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Citations Search

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J. Virol. 88, 2034–2046. Stable, high-level expression of reporter proteins from improved alphavirus expression vectors to track replication and dissemination during encephalitic and arthritogenic disease. 2014

Sun, C., Gardner, C.L., Watson, A.M., Ryman, K.D. and Klimstra, W.B.

Notes: Researchers were interested in using a reporter gene that could be stably expressed in alphaviruses without attenuating infectivity. cDNA clones of eastern equine encephalitis (EEEV), Venezuelan equine encephalitis (VEEV), Sindbis (SINV) and chikungunya (CHIKV) viruses had either firefly luciferase or a FLAG-tagged NanoLuc™ luciferase genes inserted in the genomes using three different insertion points. The cDNAs were then transcribed to generate infectious viral RNAs that were then electroporated into BHK-21 cells, virus particles harvested from the supernatant after 18–24 hours and stored at –80°C in single-use aliquots as viral stock.

To assess how the reporter genes affected viral replication, BHK-21 cells were infected at a multiplicity of infection (MOI) of 0.1 PFU/cell or 5 PFU/cell. After 1 hour, cells were washed and medium replaced. At time points 0, 6, 12, 18, 24 and 48 hours, supernatant was sampled for plaque assay titration and cells lysed with 1X Passive Lysis Buffer for measuring reporter activity using the Luciferase Assay System for firefly luciferase or Nano-Glo® Luciferase Assay for NanoLuc™ luciferase.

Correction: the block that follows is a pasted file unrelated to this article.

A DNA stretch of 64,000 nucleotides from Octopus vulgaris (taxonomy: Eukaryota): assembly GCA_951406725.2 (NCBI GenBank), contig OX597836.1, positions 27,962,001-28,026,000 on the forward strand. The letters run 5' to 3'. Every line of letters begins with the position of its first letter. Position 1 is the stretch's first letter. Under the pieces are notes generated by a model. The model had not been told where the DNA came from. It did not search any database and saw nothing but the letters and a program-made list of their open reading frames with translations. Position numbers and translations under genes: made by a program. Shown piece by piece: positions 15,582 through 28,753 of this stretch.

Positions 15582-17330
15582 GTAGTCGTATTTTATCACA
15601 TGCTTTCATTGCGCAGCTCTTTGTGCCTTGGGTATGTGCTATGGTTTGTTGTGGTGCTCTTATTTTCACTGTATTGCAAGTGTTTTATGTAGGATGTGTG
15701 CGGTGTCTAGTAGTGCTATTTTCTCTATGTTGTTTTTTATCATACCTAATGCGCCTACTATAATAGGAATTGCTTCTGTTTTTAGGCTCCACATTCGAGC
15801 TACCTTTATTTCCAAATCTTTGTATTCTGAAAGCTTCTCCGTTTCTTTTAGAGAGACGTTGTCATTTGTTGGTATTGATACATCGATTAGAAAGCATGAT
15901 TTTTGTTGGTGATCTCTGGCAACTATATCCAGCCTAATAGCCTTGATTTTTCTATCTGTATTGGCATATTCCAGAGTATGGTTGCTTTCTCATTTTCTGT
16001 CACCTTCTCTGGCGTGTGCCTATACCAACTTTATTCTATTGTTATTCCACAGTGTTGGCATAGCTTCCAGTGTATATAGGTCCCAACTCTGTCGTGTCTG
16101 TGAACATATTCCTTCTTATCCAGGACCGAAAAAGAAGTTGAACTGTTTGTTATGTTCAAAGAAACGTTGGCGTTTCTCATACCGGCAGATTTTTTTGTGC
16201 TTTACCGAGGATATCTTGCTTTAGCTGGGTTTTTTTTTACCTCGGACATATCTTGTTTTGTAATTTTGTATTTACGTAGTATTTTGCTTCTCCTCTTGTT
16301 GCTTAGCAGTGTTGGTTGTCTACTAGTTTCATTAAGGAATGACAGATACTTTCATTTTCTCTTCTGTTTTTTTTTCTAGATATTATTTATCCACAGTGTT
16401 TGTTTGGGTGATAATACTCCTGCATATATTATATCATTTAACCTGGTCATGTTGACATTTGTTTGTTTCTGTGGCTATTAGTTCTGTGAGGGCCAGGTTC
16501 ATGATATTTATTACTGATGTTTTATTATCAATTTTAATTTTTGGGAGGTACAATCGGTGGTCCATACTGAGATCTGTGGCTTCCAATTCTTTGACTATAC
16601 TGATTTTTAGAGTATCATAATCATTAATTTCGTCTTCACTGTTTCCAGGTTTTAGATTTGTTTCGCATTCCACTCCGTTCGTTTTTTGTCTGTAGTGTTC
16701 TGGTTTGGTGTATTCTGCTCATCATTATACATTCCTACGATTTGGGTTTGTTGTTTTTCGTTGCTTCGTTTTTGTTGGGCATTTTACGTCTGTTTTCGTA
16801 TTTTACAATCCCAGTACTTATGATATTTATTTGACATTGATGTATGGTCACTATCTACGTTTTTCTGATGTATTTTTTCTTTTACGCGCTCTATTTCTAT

To examine how the presence of the reporter gene might affect viral infectivity over time, BHK-21 cells were infected with SINV reporter viruses at an MOI of 0.1 PFU/cell and passage 1 (P1) viral stock was harvested 18 hours after infection. The SINV virus was then diluted 1:1,000 for infection of fresh cells, serially passaged nine more times. Supernatants from P1– P10 viruses were titrated by plaque assay; cells were lysed with 1X Passive Lysis Buffer to assay luciferase activity. Parallel protein lysates were prepared with whole-cell extract lysis buffer for Western blotting analysis using Anti-Luciferase pAb for firefly luciferase and an anti-FLAG antibody for NanoLuc™ luciferase.

Five-day-old CD-1 mice were infected with 1,000 PFU of SINV reporter viral stock in the ventral thorax region while six to eight-week-old CD-1 mice were infected with 1,000 PFU of EEEV reporter viral stock in the right rear footpad, and monitored for at least ten days. Groups of mice were sacrificed at various intervals, tissues (e.g., brain and spleen) homogenized in 1X Passive Lysis Buffer, frozen at –80°C and luciferase activity analyzed. For imaging studies, adult C57Bl/6 IFNAR1-/- mice were infected in both hind limb footpads with 1,000 PFU of either firefly or NanoLuc™ luciferase-TaV viral stocks. Six, 24 or 48 hours post-infection, 3mg of D-luciferin or 10μg of furimazine were injected into the tail vein. Mice were imaged for 2 seconds within 2 minutes of substrate administration. (4442)

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FEBS J. 280, 1773-81. A convenient luminescence assay of ferroportin internalization to study its interaction with hepcidin. 2013

Song, G., Jiang, Q., Xu, T., Liu, Y.L., Xu, Z.G., and Guo, Z.Y.